By Melanie Trudeau
In his thought-provoking book Fantasyland: How America Went Haywire, New York Times best-selling author Kurt Andersen connects the dots from America’s Puritan past to today’s fantasyland of fake news, conspiracy theories and alternative facts that gave rise to the Trump presidency. Reading Andersen’s 500-year history crystallises the reasons why we’ve become a country with a partially developed frontal lobe, incapable of fully functional reasoning and rationality, prone to the fantastical.
While Donald Trump’s victory in the 2016 election shocked America – Andersen suggests it even took Trump by surprise – his rise in politics is proof of America’s ultimate embrace of Fantasyland. Trump’s triumph hinged on his ability to play an impresario who leveraged the fantasy-industrial complex to his advantage like no one had ever done before. He played to conspiracy theories, exploited myths of white racial victimhood, and rode a far-right extremist counterculture that had taken over the American right before his rise to power.
Founded on an excitable thirst for independence from their European past, Americans always harbored a tendency towards ultra-individualism. The American Revolution and Constitution coincided with the Age of Enlightenment, igniting a national movement that “guaranteed personal liberty above all, where citizens were officially freer than ever before to invent and promote and believe anything”. Americans’ right to bear arms gave rise to a deeply engrained gun culture and religious freedoms evolved into an exceptionally literal and fantastical religiosity. But the nation’s unraveling didn’t just happen overnight. Rather, the route Andersen takes us on traces the common threads of religious zeal, pseudoscience, and conspiracy theories, from the Salem witch trials and occult Freemasonry of the Enlightenment to the Satanic Panic of the 1980s, New Age theology and apocalyptic paranoia.
As Andersen maps the journey through fantasyland, religion – particularly Christianity – plays a pivotal role in feeding the frenzy. The Puritanical ideology of discipline, austerity and hyperliteracy morphed into The Great Awakening of the 18th century, the formation of Scientology and the Mormon Church, and eventually the contemporary evangelical movement. Charismatic religious leaders like Pat Robertson, Billy Graham, Oral Roberts and Jerry Falwell became charismatic entertainers made famous through television and the Internet.
The freedom to reinvent oneself within an anything-goes personal belief system gave rise to a collection, writes Andersen, of “fantasists, some religious and some out to get rich quick, all with a freakish appetite for the amazing”. Impresarios and hucksters such as P.T. Barnum and Buffalo Bill preceded Walt Disney, Hollywood and an industrial entertainment industry that blurred the lines between reality and fantasy. Oprah Winfrey brought magical thinking to twelve or thirteen million viewers every day, promoting New Age beliefs, alternative medicine (famously, Dr. Oz), anti-vaccine conspiracies, and imaginary energies. Andersen points to the 1980s as a tipping point for the convergence of entertainment and politics. Ronald Reagan’s rise from Hollywood actor to President of the United States seemed like a perfectly natural progression. Talk radio and TV news shows morphed into “politicised show business”.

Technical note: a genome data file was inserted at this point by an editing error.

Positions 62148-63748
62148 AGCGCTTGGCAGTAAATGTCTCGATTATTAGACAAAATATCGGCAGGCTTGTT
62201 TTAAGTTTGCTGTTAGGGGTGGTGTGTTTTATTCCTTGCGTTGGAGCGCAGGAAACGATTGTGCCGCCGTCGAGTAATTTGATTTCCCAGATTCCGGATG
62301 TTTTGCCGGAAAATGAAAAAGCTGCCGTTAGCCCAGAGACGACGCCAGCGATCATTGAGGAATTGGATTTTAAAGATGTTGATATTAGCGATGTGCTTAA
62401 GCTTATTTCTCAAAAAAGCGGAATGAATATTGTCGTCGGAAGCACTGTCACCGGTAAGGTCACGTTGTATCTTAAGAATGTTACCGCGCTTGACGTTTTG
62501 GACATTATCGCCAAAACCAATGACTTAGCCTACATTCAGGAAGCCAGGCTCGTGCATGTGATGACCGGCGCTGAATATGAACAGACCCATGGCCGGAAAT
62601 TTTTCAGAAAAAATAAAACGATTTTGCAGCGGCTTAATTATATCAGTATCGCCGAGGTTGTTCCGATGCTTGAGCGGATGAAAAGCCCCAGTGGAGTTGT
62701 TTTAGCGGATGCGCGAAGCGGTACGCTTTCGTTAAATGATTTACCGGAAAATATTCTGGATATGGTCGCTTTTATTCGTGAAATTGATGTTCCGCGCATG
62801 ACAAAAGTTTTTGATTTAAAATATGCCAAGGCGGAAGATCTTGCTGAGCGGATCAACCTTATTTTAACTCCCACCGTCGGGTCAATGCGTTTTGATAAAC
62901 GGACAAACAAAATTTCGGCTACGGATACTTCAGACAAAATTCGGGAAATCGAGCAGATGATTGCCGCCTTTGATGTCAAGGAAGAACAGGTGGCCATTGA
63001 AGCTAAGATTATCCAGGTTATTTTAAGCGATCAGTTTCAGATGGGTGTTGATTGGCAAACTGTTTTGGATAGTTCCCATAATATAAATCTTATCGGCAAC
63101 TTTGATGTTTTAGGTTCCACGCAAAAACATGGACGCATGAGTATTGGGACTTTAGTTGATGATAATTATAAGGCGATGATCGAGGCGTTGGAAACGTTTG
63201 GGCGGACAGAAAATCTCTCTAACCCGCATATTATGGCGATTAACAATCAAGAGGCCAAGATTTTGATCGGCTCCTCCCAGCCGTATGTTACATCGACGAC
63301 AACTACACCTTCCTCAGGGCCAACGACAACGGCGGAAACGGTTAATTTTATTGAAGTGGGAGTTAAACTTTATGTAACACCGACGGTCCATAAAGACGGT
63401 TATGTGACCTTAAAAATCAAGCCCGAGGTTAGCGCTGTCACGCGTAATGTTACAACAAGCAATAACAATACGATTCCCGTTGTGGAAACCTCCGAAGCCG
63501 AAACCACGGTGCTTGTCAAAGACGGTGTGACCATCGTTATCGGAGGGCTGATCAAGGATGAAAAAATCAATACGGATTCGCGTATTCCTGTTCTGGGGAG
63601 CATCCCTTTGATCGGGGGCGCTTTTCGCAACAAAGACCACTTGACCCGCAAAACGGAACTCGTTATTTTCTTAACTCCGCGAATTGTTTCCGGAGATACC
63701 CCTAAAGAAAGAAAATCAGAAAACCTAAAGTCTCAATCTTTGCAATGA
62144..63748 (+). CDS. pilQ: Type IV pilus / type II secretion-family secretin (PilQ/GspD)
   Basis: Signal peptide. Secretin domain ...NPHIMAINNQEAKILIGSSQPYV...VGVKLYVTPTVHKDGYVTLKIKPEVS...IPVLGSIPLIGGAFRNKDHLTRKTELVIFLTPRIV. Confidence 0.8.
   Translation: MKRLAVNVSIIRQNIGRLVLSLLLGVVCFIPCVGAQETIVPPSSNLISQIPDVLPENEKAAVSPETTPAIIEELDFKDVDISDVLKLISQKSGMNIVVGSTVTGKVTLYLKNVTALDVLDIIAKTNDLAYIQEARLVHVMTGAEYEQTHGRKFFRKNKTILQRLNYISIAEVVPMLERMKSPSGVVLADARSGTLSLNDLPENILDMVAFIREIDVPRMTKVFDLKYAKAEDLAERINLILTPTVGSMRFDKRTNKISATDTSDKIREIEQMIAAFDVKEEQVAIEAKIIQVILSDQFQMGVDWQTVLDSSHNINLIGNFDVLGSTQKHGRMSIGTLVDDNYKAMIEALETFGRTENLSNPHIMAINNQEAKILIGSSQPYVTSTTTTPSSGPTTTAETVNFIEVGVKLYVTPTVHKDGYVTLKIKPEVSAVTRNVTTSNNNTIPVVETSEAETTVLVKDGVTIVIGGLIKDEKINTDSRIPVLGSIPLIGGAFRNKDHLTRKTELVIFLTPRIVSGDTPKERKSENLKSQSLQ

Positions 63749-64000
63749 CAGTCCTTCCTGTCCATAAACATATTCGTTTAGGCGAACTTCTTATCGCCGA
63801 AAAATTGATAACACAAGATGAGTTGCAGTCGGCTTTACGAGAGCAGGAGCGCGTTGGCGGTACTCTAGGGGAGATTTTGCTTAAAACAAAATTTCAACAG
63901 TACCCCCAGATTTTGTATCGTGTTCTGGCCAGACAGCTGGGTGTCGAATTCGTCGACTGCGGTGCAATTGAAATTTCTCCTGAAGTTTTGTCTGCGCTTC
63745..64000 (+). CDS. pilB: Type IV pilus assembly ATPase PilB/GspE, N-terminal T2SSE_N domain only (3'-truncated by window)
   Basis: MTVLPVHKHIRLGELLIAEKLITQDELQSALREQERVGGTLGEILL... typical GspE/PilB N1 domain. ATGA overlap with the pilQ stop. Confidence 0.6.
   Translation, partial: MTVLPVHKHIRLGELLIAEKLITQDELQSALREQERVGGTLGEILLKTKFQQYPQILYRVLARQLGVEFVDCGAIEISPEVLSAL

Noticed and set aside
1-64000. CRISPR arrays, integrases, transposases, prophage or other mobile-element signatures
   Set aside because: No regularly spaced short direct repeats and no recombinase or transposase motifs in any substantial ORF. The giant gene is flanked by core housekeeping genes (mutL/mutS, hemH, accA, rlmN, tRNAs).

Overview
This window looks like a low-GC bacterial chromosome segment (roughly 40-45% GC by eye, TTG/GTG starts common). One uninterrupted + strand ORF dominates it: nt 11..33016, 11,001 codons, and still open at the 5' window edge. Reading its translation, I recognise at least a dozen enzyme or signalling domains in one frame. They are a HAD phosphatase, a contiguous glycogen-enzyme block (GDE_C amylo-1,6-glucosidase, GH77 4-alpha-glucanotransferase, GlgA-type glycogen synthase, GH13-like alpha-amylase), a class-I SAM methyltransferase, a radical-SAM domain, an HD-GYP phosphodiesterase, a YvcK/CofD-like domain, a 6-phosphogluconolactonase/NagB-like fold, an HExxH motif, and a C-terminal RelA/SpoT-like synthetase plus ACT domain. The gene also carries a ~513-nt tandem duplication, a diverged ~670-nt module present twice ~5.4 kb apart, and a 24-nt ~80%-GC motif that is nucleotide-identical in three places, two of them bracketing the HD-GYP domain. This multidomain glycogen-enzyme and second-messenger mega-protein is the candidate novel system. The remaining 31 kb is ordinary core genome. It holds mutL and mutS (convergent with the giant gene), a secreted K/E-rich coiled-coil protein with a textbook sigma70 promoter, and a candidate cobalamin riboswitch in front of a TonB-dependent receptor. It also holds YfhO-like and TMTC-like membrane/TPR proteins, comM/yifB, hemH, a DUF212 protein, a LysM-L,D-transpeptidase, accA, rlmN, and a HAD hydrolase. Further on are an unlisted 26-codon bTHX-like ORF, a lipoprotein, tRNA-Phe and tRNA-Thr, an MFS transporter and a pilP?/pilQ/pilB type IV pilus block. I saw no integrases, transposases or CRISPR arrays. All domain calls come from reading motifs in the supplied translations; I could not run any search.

The digital era that began in the 1990s arrived just in time to amplify what Andersen calls the Kids “R” Us Syndrome where American adults began “playing videogames and fantasy sports, dressing like kids … and even getting surgery to look more like kids”. Gaming boomed into a multibillion-dollar industry creating imaginary worlds that felt realistic and offered an immersive experience for adults who wanted to play like children. Andersen points to Trump as having the ultimate case of Kids “R” Us Syndrome: “spoiled, impulsive, moody, a seventy-year-old brat”.
It didn’t end there. Digital platforms allowed for “even greater immersion in the unreal”. Conspiracy theories and rampant falsehoods that were once on the fringe became mainstream. The mostly unregulated internet and social media platforms became vehicles for spreading fake news and fantastical stories to an audience which had little ability to distinguish between reality and fantasy.
While Andersen admits that “flecks of fantasy are charming condiments in everyday existence,” he wonders if “it’s only America’s destiny, exceptional as ever, to unravel in the Fantasyland fashion”. His final call to action for Americans is to fight for facts and objective truth, find new protocols for information media hygiene, and regain national balance and composure. America’s ability to accomplish this is yet to be seen.
Melanie Trudeau is an English major turned digital strategist. As a dual Canadian/American citizen, she splits her time between rural Vermont and Toronto.